Pregnancy Exercises Dos and Don’ts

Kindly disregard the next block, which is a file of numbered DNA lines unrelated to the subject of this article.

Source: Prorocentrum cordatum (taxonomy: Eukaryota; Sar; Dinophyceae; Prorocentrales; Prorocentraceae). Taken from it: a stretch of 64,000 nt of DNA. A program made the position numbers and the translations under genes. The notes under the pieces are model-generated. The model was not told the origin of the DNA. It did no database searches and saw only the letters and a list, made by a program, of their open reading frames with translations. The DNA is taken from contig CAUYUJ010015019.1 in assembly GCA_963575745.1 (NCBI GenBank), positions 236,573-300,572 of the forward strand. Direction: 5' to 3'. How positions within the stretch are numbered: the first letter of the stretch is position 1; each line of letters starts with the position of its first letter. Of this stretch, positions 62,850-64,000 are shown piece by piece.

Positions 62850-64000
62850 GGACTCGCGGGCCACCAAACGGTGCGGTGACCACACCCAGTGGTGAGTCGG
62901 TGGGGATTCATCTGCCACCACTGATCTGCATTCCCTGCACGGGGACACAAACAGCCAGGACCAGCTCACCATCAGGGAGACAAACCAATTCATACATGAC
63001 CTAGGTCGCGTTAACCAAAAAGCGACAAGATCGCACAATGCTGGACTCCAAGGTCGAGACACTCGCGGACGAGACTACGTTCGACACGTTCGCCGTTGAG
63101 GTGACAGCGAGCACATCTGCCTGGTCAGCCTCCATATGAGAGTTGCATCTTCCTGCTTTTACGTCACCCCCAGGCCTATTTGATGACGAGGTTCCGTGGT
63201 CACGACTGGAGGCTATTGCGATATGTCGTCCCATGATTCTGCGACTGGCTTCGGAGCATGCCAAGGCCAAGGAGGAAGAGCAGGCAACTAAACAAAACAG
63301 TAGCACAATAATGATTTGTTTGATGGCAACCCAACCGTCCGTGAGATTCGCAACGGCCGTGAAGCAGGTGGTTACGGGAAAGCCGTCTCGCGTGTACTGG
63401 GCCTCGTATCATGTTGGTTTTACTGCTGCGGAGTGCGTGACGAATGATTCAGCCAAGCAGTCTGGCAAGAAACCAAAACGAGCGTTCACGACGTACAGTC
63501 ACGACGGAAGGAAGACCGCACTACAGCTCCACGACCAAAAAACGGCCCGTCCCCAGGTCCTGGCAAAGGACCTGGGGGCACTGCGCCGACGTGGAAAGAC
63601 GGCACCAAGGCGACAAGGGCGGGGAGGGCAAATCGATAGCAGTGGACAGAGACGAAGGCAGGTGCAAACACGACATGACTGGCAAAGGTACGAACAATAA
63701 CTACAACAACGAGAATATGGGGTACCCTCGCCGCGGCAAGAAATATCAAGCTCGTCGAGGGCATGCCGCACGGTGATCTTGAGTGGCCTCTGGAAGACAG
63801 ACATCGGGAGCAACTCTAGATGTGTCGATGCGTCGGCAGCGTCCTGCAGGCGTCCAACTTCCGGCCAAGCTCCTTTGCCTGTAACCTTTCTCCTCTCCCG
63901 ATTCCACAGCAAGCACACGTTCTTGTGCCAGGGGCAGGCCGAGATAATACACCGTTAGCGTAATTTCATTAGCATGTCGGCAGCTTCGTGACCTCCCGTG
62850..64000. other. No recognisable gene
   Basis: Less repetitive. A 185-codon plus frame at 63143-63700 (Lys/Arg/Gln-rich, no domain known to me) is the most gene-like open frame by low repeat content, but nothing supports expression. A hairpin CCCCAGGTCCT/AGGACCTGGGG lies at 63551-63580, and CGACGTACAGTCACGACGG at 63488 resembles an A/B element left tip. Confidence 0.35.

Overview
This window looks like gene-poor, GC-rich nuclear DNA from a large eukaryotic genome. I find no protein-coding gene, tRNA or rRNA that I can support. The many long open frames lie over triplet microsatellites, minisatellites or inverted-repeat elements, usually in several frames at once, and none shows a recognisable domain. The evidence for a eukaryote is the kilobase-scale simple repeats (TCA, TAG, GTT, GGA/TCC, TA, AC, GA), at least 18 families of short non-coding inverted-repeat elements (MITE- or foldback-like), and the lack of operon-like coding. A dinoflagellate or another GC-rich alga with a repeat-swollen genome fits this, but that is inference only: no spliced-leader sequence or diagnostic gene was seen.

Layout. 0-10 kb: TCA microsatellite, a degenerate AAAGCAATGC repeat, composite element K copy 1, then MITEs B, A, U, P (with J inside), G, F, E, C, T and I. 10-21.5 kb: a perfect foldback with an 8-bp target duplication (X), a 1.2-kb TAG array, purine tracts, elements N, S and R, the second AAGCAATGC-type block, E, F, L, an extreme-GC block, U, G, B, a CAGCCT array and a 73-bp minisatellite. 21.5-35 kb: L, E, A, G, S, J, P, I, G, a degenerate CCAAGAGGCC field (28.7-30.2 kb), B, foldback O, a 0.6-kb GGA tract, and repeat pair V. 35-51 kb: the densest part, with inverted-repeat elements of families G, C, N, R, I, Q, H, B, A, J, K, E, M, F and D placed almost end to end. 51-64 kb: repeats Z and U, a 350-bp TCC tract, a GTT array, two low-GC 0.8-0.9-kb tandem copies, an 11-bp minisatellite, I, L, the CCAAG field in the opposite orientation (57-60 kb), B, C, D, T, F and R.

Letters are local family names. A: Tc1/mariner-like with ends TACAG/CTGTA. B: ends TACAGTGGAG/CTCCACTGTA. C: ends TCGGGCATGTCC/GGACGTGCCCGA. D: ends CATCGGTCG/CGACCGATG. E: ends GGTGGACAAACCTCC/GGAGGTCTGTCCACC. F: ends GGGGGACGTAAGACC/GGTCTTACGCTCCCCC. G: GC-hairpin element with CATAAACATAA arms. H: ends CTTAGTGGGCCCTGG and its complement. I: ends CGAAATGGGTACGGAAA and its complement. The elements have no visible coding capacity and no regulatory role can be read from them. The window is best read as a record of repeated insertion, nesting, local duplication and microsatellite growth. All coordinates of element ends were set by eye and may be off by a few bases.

– Hey guys, and welcome back to my YouTube channel and welcome if you are new. I feel like I'm in some like TV set up, because this isn't normally my useable spot to do videos. And I'm just gonna put it out there. I am 35 weeks pregnant currently, and I am sweating because once again, it's super hot here in Lisbon. It's the middle of August and yeah, it's just a joyous time to be pregnant cause you're already sweating out anyway. And then you've got the temperature, and I've had to close all the windows. So you guys don't hear the noise outside. (laughs) But let's dive into this video of the do's and don'ts exercise during pregnancy. (cheerful music) Now, just as a quick disclaimer, guys, before we do get into the whole video, I just wanna make it super clear to please always make sure that you get your doctors or your physios consent before you do any exercise, and also take on any advice I'm giving. I'm not actually trained to prenatal, but I do well with the physio and everything that I've done, I've got her consent to move forward in when I'm doing my exercises. Every woman is totally different. Every pregnancy is different. So it's always best that you get yourself checked out before you take on any advice. Now, as a general rule of thumb before we dive into the exact do's and don'ts, one of the general things that, I learned when I actually got pregnant was, you can continue to do the exercises that you have previously done, but just don't take up any new sports. So for example, I am not a runner. I never have been and I probably never will be that's because I am terrible at it. But now that I am pregnant, I'm not gonna start taking up running, and go and do a marathon because that's something that my body's not used to, and it's not going to help the child. So it's best to stick to things that you have done prior to getting pregnant than normally okay to do as you're in your pregnancy. But obviously as you go along in your trimesters, you will have to do certain modifications. But again, it's always best to get yourself checked out. Now let's dive into those do's and don'ts. So let's just start with the… Oh my God! My baby is kicking. Let's just start with the don'ts to begin with. So number one is, don't exercise to exhaustion. Now this means don't exercise to the point that you're really pushing yourself. You're completely out of breath and you feel tired. They normally say that when you exercise, you wanna take it to about 60, 70%. That should be your absolute capacity. And then you should definitely bring it down. Now, one of the things that I learned when I was doing my research, when I got pregnant, when I was exercising, was the breath test. Now, if when I'm doing a routine, say for example, at home, if I could still manage to hold a conversation and talk with my partner or a friend, it means that I'm actually at a good pace. If I'm finding it very difficult to breathe and I'm going (gasps) trying to catch my breath, it means that I'm taking it too far and you need to bring it down a notch. So like I said, don't exercise to exhaustion. Tip number two is, don't do any sports where there's a risk of falling. So for example, I mean like horseback riding or skiing. The chances of you falling are a much higher probability than you're doing something like yoga or pilates. And obviously we don't wanna put any risk to yourself or the baby. So it's best not to do exercises with those risks. Number three is, don't do anything jerky or bouncy movements. Now this is something that I learned when I got into probably about the second trimester. So that was doing exercises where I could not physically jump anymore. And that's because of the pelvic floor. Now, not only is it gonna get uncomfortable as you get bigger anyway, trust me, you're probably not gonna wanna move around that much cause, I now, I certainly don't. You actually don't wanna be jumping too much because of your pelvic floor anyway. So just make sure that you're avoiding any sort of like jerky movements or jumping routines. Also, I was told to avoid too much twisting of the abdomen because you don't obviously wanna stretch your linea alba too much. I don't know the exact ins and outs of this exactly, but I have to just by show that I have completely avoided any of those types of exercises. Anyway, and now I just make sure that I just do smaller upper movements to help mobility and my back. And the last one is, don't lay on your back for too long. Now this is something that I learned when I was doing my research and I did speak to my prenatal physio about this. Now the reason being is because we have a long vein that runs down the back of our spine. And when we actually lay, on our back, the baby puts pressure on it. And then it basically cuts of our oxygen supply to our heart. So this isn't saying that we wanna do for long periods of time. Now, when I do exercise with my physio, there might be a couple of seconds where I'm laying on my back, but she is monitoring me the entire time. If you were on your own, I highly advise not to be laying on your back, but again, you will need to speak to a physio or your doctor about this. But the general rule of thumb here guys is not to lay on your back for long periods of time, whether that's sleeping or whether it's exercising on the floor. You're always best to lay on your side, preferably the left. I think it's all right to lay on the right, but Probably the left is the safest side. Now let's get into the fun stuff of what you can do and what you can actually do exercise when you are pregnant. So let's dive into these tips now guys. Now tip number one. I'm just gonna say again to make it blatantly obvious, is always speak to your doctor or physio, when you are doing your workouts. I actually get checked on a weekly basis with my core physio. That's because obviously as your pregnancy progresses a lot changes, you grow a lot in a week. I mean, my belly is growing nonstop, especially now in the third trimester. So it's good to always get assessed to make sure that you're doing things that are okay for you and your child. So please make sure you're always getting advice from them. Second is, do you make sure that you are doing your Kegel exercises as well as breathing. Now, kegel exercises are so important for your pelvic floor. It's super easy to do. There's tons of tutorials on it online. If you guys want me to talk a little bit more in depth about it, more than happy to do so. The base is, you just wanna imagine that you're drawling up, everything from below, you're sucking up into your body and then you're relaxing. This is gonna help to really strengthen your pelvic floor and give you more of a chance after you've had your baby to get that pelvic floor stronger. So my advice is just to practice it once a day, just to begin with hold for ten seconds and then let it go. It's honestly gonna help you so much after you've had the baby. The second point within tha